AUDIO DRAMA
Doctor Who
The Sandman

Starring: Colin Baker
Big Finish Productions
RRP 13.99
ISBN 1 903654 76 9, BFPDWCD7CF
Available now


The Sandman is a terrifying figure from the folklore of the nomadic Galyari species. He preys upon young and old alike, stealing their skins to add to his coat. When the TARDIS materialises within a fleet of migrating ships called the Clutch, Evelyn discovers that the Sandman also goes by another name: the Doctor...

If you were wondering why the Seventh Doctor referred to himself as the Sandman in last month's The Rapture, then perhaps this audio drama holds the answer.

Colin Baker is perfectly cast as the stuff of alien nightmares, over-acting superbly in his Sandman guise. No other incarnation is better suited to taking on the role of arch villain than the Sixth Doctor, whose alarming actions caused viewers (and Peri) great concern in The Twin Dilemma and Mindwarp. However, I did find it a little out of character that Baker's Doctor, who is usually so dismissive of Americanisms, here uses the word "headed" when he means "heading".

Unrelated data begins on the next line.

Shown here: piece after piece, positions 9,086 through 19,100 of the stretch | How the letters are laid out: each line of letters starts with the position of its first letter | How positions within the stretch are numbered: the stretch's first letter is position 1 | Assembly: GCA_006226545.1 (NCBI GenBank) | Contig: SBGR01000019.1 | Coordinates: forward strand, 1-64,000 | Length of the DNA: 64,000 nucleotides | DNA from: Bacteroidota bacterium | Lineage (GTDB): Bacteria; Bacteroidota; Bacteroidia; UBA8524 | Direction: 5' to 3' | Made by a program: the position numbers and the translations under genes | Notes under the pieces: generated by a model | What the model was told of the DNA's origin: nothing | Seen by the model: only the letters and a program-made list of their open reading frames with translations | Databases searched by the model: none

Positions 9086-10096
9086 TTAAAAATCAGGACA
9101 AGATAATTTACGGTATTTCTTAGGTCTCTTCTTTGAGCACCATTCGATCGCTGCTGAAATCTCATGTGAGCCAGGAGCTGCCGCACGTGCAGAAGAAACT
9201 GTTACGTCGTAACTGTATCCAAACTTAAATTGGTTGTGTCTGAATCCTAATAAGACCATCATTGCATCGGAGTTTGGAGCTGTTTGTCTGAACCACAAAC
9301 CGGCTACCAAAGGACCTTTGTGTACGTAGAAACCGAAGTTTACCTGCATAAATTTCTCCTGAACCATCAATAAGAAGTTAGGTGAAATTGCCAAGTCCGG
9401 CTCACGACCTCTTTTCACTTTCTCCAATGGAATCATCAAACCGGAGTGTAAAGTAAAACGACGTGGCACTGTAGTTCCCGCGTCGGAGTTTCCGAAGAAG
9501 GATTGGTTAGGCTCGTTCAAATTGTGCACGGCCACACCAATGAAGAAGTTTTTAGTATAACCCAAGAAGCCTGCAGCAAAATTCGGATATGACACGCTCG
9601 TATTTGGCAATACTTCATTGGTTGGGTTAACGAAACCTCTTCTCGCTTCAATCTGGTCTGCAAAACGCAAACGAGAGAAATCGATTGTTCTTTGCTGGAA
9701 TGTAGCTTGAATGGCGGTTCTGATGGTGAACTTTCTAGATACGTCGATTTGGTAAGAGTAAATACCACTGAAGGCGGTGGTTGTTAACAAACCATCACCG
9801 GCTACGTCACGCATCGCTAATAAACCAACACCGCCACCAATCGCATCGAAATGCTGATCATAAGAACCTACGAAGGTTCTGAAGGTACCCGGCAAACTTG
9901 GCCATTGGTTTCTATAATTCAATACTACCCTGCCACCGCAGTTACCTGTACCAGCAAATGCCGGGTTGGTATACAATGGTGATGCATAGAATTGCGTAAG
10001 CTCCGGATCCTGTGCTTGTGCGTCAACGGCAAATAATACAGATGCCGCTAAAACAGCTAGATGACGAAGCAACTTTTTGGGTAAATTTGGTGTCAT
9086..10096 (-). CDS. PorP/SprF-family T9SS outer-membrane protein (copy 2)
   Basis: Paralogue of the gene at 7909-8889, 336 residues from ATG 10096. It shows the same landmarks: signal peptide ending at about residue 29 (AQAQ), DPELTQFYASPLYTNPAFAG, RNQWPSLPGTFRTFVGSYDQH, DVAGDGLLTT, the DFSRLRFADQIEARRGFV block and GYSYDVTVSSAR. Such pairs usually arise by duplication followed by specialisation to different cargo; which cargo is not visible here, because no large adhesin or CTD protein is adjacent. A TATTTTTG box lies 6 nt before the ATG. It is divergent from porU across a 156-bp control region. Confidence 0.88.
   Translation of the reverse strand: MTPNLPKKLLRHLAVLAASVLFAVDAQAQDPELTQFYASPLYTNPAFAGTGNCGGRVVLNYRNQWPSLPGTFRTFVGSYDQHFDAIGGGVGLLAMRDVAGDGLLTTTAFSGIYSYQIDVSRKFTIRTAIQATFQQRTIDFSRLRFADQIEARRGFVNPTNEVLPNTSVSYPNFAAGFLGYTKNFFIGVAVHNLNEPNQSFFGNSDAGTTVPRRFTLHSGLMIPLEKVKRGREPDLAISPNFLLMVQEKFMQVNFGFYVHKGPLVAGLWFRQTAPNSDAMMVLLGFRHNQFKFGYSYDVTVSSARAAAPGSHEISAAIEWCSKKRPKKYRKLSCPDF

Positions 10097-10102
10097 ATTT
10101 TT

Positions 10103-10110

Like the recent Bernice Summerfield audio adventure, The Dance of the Dead, this tale also happens to deal with a reptilian species and race memories. The reptiles in this instance are the Galyari, a fascinating race of nomads who preserve their accumulated memories in an egg-like structure.

A coincidence of casting has Ian Hogg, who played the rapidly evolving Josiah Smith in Ghost Light, portraying another alien who sheds his skin: the reptilian General Voshkar. Once again, he is splendidly over-the-top. Meanwhile Anneke Wills, who played the 1960s companion Polly, puts in an emotive performance as another Galyari, Nrosha, although her heavily modulated voice means that she is virtually unrecognisable.

Writer Simon A Forward has created an original tale full of intriguing elements, such as the Clutch convoy and the notion of the Doctor being the monster. The third episode flags rather badly, and culminates in a pretty incomprehensible cliffhanger, but the strength of the central concepts keep hold of the listener's attention right through to the end.

Richard McGinlay